Are Animals Caring by Nature?
You’ve probably seen some of the videos currently circulating on social media that show moving scenes of animals demonstrating an altruistic attitude. For example, there’s a gorilla in a zoo who saved a child who accidentally fell. Then there’s the duck sheltering a small dog under its wings from the cold. This leads to the question: are animals caring by nature?
Those on the more positivist side of science find this question to be absurd. They wield the famous theory of biological egoism and are convinced that competition and individualism are the axes of natural selection. However, some less orthodox scientists will say that the question hasn’t been completely addressed and many doubts remain on the matter.
The affirmation that animals are supportive by nature is a ‘human’ idea. That said, humans are also animals. Many believe in anthropocentrism, the idea that humans are superior to all other beings. Nevertheless, many animals continue to surprise us with their behavior and scientists don’t have a consensus on this issue.
“ I suggest that taking charge of one’s own life and competing with other creatures are two quite different things. It is simply a mistake to mix the two things .”
One of the approaches that address this issue is biological egoism. According to this perspective, organisms tend, before showing any type of altruistic behavior, to try and ensure their own well-being. In other words, if there’s only one ration of food and, all other variables are equal, each one would seek to get hold of that ration.
In the same vein, the selfish gene thesis was proposed. This concept was coined by Richard Dawkins. According to his theory, genes and not individuals are the agents of evolution. Organisms are nothing more than means for the evolution of these genes. In fact, in Dawkins’s words: “survival machines for genes”.
The selfish gene, as such, doesn’t refer to the moral concept of selfishness but to the mechanism that ensures their survival and ability to be passed on to the next generation. A kind of ‘natural cruelty’. Bees are given as an example: the female workers are sterile and work for the queen, who has the role of ‘reigning’ because she’s fertile.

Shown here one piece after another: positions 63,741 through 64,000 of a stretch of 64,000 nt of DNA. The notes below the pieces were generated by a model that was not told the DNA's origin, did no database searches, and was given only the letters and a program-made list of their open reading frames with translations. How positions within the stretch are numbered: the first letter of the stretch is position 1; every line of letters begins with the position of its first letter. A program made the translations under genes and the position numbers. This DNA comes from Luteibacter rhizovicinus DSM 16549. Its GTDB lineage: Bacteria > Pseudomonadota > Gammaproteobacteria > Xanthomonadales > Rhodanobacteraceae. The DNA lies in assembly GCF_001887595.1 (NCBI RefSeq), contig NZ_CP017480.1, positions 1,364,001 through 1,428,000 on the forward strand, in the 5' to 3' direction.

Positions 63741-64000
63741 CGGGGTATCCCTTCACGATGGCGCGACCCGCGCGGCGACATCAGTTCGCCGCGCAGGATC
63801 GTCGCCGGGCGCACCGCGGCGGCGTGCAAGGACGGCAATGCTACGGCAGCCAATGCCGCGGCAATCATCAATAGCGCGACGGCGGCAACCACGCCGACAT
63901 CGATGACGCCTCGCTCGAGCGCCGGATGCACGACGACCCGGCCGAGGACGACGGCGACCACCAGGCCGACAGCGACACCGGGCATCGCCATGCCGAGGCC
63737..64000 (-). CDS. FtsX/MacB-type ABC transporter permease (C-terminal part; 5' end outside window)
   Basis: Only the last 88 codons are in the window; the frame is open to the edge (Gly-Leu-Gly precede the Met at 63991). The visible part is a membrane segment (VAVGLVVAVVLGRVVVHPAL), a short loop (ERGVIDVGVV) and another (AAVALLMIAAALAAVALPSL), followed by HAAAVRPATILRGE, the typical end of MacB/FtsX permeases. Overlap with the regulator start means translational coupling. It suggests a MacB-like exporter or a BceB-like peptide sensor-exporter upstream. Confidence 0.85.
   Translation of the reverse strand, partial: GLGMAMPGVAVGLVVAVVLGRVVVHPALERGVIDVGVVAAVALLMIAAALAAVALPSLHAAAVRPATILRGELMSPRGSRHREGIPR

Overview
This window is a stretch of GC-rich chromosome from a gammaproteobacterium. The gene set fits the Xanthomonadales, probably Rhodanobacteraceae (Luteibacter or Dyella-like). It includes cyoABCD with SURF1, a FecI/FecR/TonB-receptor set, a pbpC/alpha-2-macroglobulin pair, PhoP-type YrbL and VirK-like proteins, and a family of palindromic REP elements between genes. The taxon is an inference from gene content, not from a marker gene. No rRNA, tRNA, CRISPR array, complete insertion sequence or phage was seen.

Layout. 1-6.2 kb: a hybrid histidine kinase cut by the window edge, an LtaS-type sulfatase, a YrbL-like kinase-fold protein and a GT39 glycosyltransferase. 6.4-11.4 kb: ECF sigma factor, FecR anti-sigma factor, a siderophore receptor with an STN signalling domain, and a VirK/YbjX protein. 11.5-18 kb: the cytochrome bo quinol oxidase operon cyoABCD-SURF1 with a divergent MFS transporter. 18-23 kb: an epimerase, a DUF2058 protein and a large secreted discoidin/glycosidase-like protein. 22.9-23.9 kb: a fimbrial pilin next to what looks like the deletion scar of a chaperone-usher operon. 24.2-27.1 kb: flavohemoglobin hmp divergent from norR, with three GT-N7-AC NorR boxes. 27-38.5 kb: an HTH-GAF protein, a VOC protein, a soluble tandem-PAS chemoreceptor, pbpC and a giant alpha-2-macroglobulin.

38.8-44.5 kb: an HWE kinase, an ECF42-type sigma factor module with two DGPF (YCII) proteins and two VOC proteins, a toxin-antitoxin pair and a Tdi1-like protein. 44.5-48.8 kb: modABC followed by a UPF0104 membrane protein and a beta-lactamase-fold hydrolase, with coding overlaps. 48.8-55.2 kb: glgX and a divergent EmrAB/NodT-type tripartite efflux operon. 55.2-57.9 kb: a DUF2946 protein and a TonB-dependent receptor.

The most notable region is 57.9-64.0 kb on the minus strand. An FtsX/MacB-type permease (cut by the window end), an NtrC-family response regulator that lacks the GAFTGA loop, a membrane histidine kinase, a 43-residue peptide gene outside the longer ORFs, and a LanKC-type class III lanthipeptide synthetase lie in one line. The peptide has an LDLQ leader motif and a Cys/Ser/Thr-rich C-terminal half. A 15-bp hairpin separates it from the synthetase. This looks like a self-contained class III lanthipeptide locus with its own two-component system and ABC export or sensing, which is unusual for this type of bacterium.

Are animals caring by nature?
Some scientists, like Colin Tudge and George Price, have challenged ideas about biological selfishness, the selfish gene, and the like. They think that altruism and cooperation form the very basis of nature and that these behaviors alternate with what we could call, from the human point of view, ‘selfishness’.
One of the examples that Price used to affirm that animals are naturally caring and altruistic is that of a species of amoeba (Dictyostelium mucoroides ). It lives in isolation. However, when there’s a shortage of food, these individuals join together, forming a more complex organism. In this process, some must sacrifice themselves for others, and they do.
There are also those who think that any altruistic behavior is nothing but a mask for selfishness. Amotz Zahavi discovered that a bird called the Arabian babbler (Argya squamiceps), on finding a worm in the middle of the desert doesn’t eat it, but reserves it until another individual appears to beg for it. If this happens, it gladly ‘gives away’ the food and then struts about with the intention of becoming the alpha male of the pack.
Cases that are difficult to explain
Alongside this scientific debate, there exists a series of animal behaviors that are certainly not explained by biological selfishness or the selfish gene. For instance, the case we mentioned earlier of the female duck protecting the puppy from the cold. This behavior doesn’t provide any benefit to the protector. In fact, it would seem to be a typical manifestation of altruism.
However, these kinds of cases aren’t the only instances that lead us to think that animals are caring by nature. The biologist, Bernd Heinrich, observed that a flock of crows, on finding the remains of a reindeer, all began to make a thunderous noise to notify their companions of the finding.
A study discovered some surprising cases of altruism among marine specimens. For example, humpback whales escorted a seal pursued by several orcas, until it reached the beach. What benefit would they have achieved from this? There are no answers. Perhaps animals are caring by nature, but are also innately selfish. Indeed, it seems that both lines of conduct may be present.It might interest you...
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- Pitman, R. L., Deecke, V. B., Gabriele, C. M., Srinivasan, M., Black, N., Denkinger, J., … & Ternullo, R. (2017). Humpback whales interfering when mammal‐eating killer whales attack other species: Mobbing behavior and interspecific altruism?. Marine Mammal Science, 33(1), 7-58.
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